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It seems to me that this avoids the self contradictory "everything is uncertain, even uncertainty" while allowing agnostic positions, by allowing only uncertainty as the only thing certain, sort of the base case for everything.

Edit: Based on the first answer, the way I would formalize is: "Certain(x)" and "x = !Certain(y)" where "y = !x"

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    "Everything is uncertain except for this one claim" avoids the incoherence, but it is what is called special pleading, an unmotivated exception. One can make all sorts of self-consistent claims, e.g. "everything I say is true", the trick is to make them plausible. How one would do that when everything else is uncertain is very obscure. Skeptics typically avoid the incoherence by avoiding any claims, they express doubts about all of them, but claim nothing. – Conifold Aug 26 '19 at 4:25
  • If you admit ideal contents, you lose to analytic tautologies. That you cannot choose an element of an empty set remains certain. If you are talking about physics, you have a category problem, certainty or uncertainty is part of our thoughts about physical facts, and not part of the physical world, so the principle of uncertainty does not apply to it to begin with. Instead of a correction, this makes for a statement that is to some degree meaningless. – user9166 Aug 26 '19 at 6:27
  • @Conifold, I believe that as well. But I see the statement more of as an axiom, since there is no guarantee that what we think of as logical and physical laws actually hold in all possible worlds across time, even though we strongly believe in them. I feel comfort that if doesn't contradict itself while expressing that notion. – csp2018 Aug 26 '19 at 10:49
  • Logical laws govern only our language, not the world. But if you allow altering them, why care about contradictions? The law of non-contradiction need not be certain either. And calling a sentence "certain" makes it no more certain than writing "yellow" on a page makes it yellow. So why say it at all, let alone draw comfort from it? – Conifold Aug 26 '19 at 23:10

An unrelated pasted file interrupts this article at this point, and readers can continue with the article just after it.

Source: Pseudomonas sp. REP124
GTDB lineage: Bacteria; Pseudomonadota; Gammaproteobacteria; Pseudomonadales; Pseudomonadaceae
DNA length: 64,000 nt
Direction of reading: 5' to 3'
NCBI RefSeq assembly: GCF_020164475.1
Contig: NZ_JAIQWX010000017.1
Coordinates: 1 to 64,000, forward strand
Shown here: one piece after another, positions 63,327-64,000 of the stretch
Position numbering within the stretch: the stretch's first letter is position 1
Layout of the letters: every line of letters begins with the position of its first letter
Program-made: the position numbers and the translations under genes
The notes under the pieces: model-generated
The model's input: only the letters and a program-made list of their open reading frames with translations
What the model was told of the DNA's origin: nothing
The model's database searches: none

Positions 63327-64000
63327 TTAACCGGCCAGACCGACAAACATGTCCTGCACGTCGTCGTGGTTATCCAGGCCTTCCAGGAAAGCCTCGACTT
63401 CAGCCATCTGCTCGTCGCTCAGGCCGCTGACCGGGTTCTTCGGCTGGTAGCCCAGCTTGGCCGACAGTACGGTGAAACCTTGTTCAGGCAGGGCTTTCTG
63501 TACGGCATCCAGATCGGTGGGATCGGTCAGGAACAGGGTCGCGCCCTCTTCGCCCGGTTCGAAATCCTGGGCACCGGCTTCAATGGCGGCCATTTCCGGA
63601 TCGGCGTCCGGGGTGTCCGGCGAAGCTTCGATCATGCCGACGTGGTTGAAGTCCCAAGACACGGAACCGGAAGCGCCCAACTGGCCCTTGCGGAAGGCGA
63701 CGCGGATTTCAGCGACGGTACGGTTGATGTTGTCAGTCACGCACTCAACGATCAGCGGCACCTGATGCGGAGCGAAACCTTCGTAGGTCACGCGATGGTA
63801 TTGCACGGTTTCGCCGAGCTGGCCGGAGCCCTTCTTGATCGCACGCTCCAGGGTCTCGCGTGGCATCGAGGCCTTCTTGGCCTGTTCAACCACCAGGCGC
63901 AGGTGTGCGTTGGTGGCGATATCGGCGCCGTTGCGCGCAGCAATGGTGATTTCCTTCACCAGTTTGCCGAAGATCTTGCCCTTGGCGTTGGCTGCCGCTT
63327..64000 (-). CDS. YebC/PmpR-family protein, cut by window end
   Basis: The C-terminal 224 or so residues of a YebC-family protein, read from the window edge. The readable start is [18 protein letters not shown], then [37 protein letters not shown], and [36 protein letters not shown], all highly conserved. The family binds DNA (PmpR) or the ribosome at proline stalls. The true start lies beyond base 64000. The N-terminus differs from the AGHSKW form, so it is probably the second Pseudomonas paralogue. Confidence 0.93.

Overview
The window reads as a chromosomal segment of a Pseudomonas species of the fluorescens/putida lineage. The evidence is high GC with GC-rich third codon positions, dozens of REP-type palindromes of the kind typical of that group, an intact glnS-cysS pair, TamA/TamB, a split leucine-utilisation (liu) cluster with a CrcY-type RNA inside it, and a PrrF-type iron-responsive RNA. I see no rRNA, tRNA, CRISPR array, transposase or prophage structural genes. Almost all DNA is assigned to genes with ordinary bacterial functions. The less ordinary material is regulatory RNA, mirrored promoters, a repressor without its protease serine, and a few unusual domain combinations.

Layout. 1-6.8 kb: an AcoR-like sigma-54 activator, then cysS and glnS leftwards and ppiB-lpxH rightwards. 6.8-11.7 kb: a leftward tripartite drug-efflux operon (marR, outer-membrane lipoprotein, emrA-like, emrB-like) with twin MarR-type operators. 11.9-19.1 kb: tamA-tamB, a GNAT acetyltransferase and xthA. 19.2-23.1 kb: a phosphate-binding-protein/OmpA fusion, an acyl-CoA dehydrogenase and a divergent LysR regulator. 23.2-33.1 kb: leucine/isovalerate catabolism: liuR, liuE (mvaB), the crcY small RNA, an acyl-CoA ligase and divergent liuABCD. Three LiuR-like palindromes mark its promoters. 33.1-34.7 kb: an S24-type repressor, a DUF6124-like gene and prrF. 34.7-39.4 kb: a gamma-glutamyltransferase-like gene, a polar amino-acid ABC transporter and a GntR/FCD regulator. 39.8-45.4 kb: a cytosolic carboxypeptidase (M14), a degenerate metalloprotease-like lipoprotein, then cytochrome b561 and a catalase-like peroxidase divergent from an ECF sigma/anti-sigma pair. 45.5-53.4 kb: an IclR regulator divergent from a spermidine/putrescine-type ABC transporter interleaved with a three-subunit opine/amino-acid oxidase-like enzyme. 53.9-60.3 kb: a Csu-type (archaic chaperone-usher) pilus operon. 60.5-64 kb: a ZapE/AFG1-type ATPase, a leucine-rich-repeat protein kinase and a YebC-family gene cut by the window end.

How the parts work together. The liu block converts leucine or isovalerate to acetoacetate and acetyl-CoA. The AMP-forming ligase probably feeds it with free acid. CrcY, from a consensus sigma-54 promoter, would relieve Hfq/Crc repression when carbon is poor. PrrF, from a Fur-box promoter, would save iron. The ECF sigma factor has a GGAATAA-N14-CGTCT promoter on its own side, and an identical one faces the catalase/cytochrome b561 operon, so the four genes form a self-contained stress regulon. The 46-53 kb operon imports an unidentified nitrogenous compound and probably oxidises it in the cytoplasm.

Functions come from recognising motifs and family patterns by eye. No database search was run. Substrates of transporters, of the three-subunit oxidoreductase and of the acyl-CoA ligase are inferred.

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Actually it may not be a contradiction:

  1. We are only certain of progressive change. This change manifests itself as the progression of one self evident truth to another: A -> B -> C...

  2. This progressive change observes a linear continuum, as one self evident truth progresses to another.

  3. This linear continuum, as progressive axioms, is constant in both an abstract sense and empirical time (ie one particle moving from one position to another always has a straight line between points even if the pattern is zig zagging.).

  4. This linear continuum observes form and function as the same thing. So while we may have variously changing self evident truths, these truths exist recursively under a single platonic form.

  5. Each change effectively is composed on infinite immeasurable changes (ie zeno paradox or a line composed of infinite lines) this necessitating infinite change as indefinite change or "no change.

  6. Change is that the observation of multiple parts. For example one picture inverting to another picture observes static pictures but the perceived movement only occurs because of the multitude of pictures. Change is thus grounded in the inversion of one phenomenon into many. One picture into another, the position of one particle into another position, one emotion into another emotion, etc.

  7. Change and no change, using a line as an example, is assumed through form alone. It is the dualism between one and many forms that allows change and no change to be observed. However this dualism is synthesized under the "form" itself as a "boundary of movement".

  8. This can be observed through the platonic forms as consisting of many forms or the process of actualization, in aristotelian thought, as matter existing through form where potentiality (ie mass) exists through form as movement.

I hope this makes sense, I may have to clarify some points.

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